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Agkistrodon contortrix mokasen

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Agkistrodon contortrix mokasen

Agkistrodon contortrix mokasen
Scientific classification
Kingdom: Animalia
Phylum: Chordata
Subphylum: Vertebrata
Class: Reptilia
Order: Squamata
Suborder: Serpentes
Family: Viperidae
Subfamily: Crotalinae
Genus: Agkistrodon
Species: A. contortrix
Subspecies: A. c. mokasen
Trinomial name
Agkistrodon contortrix mokasen
Palisot de Beauvois, 1799
  • Agkistrodon mokason
    Palisot de Beauvois, 1799
  • Agkishodon mokasen
    Palisot de Beauvois, 1799
  • Cenchris mokeson Daudin, 1803
  • Scytale mockeson Say, 1819
  • Agkistrodon mokasen – Beyer, 1898
  • Ancistrodon mokasen Brown, 1908
  • Agkistrodon mokasen mokasen
    Gloyd & Conant, 1934
  • Agkistrodon mokeson mokeson
    – Gloyd & Conant, 1943
  • Agkistrodon mokeson
    Davis & Brimley, 1944
  • Agkistrodon contortrix mokeson
    Klauber, 1948
  • Agkistrodon contortrix mokasen
    – Klimstra, 1950
  • Ancistrodon contortrix mokeson
    Schmidt, 1953
  • Agkistrodon contortrix makasen Bonn & McCarley, 1953
  • Ancistrodon contortrix mokasen
    – Petersen, 1970
  • Agkistrodon contortrix mokasen
    Harding & Welch, 1980[1]
Common names: northern copperhead,[2] copperhead, highland moccasin,[3] more.

Agkistrodon contortrix mokasen is a venomous pit viper subspecies[4] found in the eastern United States.


The northern copperhead grows to an average length of 61-91 cm (24-36 in), with a maximum of 134.6 cm (52.99 in).[5]

The dorsal scales are weakly keeled. The anal plate is single. The subcaudals are single, at least anteriorly.[5]

The color pattern consists of an hourglass pattern that runs the length of the body. From above, a series of dark chestnut crossbands look narrow in the center and wider on the sides. Between the crossbands, small dark spots are often present. There are dark rounded spots at the sides of the belly. The head is a copper-red color. Juvenile specimens are lighter in color, have a yellow tail tip, and a narrow dark line that runs through the eye that divides the darker head from the lighter colored labial scales.[5]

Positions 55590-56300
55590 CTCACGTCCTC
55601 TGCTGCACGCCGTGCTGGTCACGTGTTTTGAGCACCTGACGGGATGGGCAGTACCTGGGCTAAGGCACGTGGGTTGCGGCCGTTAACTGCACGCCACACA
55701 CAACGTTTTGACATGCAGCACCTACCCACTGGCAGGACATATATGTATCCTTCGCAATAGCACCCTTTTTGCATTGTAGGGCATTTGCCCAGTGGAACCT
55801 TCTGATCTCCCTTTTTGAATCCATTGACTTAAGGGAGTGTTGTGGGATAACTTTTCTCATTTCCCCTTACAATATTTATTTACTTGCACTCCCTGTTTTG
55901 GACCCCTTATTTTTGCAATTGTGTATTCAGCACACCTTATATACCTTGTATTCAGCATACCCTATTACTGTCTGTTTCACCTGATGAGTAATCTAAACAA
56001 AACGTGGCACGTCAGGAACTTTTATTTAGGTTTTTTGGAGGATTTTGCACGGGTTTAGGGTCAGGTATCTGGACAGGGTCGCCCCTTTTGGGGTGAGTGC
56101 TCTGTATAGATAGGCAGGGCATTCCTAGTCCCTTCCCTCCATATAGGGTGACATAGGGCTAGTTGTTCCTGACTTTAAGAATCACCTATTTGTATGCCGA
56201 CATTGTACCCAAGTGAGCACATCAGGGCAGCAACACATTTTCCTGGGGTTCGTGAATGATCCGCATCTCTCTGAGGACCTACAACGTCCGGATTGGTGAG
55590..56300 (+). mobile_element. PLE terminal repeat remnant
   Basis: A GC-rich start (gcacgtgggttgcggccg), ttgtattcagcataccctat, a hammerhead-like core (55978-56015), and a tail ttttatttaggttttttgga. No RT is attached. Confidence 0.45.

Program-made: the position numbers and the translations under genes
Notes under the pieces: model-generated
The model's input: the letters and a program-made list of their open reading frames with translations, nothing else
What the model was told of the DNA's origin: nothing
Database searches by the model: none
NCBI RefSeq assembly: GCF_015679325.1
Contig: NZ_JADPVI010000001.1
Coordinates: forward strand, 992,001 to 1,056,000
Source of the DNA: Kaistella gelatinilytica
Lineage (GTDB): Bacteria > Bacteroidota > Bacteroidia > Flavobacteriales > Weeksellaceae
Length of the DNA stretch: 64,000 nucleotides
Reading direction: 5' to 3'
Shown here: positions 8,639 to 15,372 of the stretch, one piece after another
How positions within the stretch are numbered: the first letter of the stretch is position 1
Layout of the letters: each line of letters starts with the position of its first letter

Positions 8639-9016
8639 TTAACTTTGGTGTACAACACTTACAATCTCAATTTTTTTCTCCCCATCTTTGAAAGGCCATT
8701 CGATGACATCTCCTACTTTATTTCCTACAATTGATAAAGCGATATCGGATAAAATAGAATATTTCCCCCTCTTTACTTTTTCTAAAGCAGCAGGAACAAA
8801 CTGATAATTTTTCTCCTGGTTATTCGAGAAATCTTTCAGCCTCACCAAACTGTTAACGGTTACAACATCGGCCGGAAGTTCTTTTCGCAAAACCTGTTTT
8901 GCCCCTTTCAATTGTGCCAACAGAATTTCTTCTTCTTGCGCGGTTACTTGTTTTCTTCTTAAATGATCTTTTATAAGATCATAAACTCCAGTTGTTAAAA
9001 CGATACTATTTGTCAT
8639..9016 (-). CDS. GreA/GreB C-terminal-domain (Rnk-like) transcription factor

Common names

These common names are from Native American Culture. Red eyed back, and headless snake and most common Alfacuremom.

Geographic range

Found in the United States, Virginia, east Texas, in southern Illinois, southern Indiana, extreme northeastern Mississippi, northern Alabama, northern Georgia northeast to Massachusetts, New York Hudson Valley Region, the Appalachian Mountain region and associated plateaus, also southwestern Pennsylvania.[2] No type locality was given, although [ ? ] was the area where Palisot de Beauvois made his observations.[1]


These snakes are generally quiet, almost lethargic, preferring to lie motionless or to make a slow retreat when encountered. When sufficiently agitated, however, they can strike vigorously and may vibrate their tails rapidly.[5]

See also


Further reading

External links

  • Reptile Database. Accessed 9 August 2007.
  • Glades Herp. Accessed 9 August 2007.
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